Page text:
Sunday, 4 February 2018

Wodehouse at the Wicket by PG Wodehouse – Book Review

Publisher’s write-up:

‘From his early days Wodehouse adored cricket, and references to the game run like a golden thread through his writings. He not only wrote about this glorious British pastime, but also played it well, appearing six times at Lord’s, where his first captain was Sir Arthur Conan Doyle.

Illustrated with wonderful drawings and contemporary score-sheets, Wodehouse at the Wicket is the first ever compendium of Wodehouse's writings on cricket. Edited by cricket historian Murray Hedgcock, this delightful book also contains fascinating facts about Wodehouse's cricketing career and how it is reflected in his work.

This is the perfect gift for Wodehouse readers and fans of all things cricket.’

Similar to Wodehouse, I am a very great fan of test cricket. That is quite a thing considering this is an era where most prefer the limited overs entertainment rather than the artistic test cricket. However, I am not a great fan of Wodehouse and I have read a couple of Wodehouse books in the past; and I found them extremely boring and gave very bad reviews as well. Wodehouse at the Wicket is apparently the perfect reader for Wodehouse readers and fans of ‘all things cricket’. I certainly do qualify in the latter but far from the former and thus, I decided that if at all I am to ever be pleased by a Wodehouse book, it had to be this one.

This is a compilation of his various writings on cricket, short stories, columns in newspapers and his own experiences and observations. It begins with an introduction, probably the longest foreword I have ever read roughly at around 50 pages – describing Wodehouse’s own cricketing pursuits, the Authors Vs Actors match, among other things. So, the book has around 150 pages remaining and 17 stories to occupy that space, at less than ten pages per story on an average.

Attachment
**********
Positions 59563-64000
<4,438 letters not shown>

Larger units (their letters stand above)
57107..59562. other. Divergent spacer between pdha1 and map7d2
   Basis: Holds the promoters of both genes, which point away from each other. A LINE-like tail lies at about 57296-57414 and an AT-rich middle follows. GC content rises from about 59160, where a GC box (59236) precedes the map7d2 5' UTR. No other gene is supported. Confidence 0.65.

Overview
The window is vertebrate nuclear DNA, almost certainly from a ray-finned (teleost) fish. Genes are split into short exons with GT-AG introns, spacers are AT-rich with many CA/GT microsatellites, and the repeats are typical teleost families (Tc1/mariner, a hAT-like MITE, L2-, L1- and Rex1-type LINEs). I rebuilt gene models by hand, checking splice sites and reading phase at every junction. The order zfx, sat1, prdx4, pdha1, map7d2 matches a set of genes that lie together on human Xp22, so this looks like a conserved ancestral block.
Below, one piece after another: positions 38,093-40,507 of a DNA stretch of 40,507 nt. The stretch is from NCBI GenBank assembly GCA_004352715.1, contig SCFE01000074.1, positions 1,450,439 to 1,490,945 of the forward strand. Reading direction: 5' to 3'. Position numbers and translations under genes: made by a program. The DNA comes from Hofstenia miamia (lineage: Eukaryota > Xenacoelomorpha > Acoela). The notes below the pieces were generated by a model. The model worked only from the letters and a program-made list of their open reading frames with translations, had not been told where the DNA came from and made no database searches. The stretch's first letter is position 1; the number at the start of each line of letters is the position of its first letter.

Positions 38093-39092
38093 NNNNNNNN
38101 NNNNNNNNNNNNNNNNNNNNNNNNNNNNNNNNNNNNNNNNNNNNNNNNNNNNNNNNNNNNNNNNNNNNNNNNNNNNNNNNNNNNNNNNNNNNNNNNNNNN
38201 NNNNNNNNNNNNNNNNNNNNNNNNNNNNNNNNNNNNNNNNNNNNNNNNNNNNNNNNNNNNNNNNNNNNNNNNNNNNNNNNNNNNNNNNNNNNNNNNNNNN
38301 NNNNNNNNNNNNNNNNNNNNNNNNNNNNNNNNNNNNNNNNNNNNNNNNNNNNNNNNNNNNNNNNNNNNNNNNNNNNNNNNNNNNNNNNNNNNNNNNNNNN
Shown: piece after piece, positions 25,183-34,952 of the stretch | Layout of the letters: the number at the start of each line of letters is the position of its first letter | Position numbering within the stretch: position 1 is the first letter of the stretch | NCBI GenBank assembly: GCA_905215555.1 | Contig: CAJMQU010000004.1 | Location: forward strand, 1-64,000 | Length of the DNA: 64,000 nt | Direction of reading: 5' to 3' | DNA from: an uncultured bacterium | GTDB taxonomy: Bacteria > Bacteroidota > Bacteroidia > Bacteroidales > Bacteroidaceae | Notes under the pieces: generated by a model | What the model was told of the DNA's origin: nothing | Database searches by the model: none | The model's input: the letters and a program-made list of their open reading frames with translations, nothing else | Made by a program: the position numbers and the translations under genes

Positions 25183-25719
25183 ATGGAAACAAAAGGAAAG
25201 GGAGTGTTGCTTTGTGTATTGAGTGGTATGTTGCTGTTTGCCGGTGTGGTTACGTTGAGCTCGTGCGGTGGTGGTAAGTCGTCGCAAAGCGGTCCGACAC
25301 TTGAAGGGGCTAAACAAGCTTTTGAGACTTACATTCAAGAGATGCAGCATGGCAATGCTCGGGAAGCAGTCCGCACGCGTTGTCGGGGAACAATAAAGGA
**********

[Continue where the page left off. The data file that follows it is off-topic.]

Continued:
A cricket match has twenty-two players involved and two umpires, at least and as a result, there are a plenty of names mentioned within a very short story which gets highly confusing and difficult to follow. Most of his stories features club cricket in England and except for two stories on a certain Mike Jackson and his brother. There was absolutely nothing impressive about Jackson’s character or any unique aspect to his game which was worth reading, except for the fact that he kept accumulating runs.

A lot of humour is usually expected out of a Wodehouse novel but then, what I got out of this book was very mundane observations which he tried to pass off as jokes; which any reasonable follower would have made herself / himself.

The only story which I felt was worthy of a read was ‘How’s that Umpire?’ which too had very little to do with cricket and parts of the plot that was childlike but at least, it generated some decent amount of humour. I also liked the aspect that I was left with some interesting trivia, such as the fact that Sir Arthur Conan Doyle was passionate about cricket

This book is an attempted hagiography of Wodehouse in the foreword, followed by a lot of dull stories and some interesting match reports and galleries. I hope to read a plot on cricket in the near future, a better one and from a better author and it is unfortunate that Wodehouse at the Wicket had to be the first one.

Third time lucky is in fairly common usage but it so happens that my perception of Wodehouse has become worse after I picked up one of his titles for a third time. I would award the book a rating of two on ten, considering the one reasonable short story in the book.

Rating – 2/10

Have a nice day,

No comments:

Post a Comment

Related Posts Plugin for WordPress, Blogger...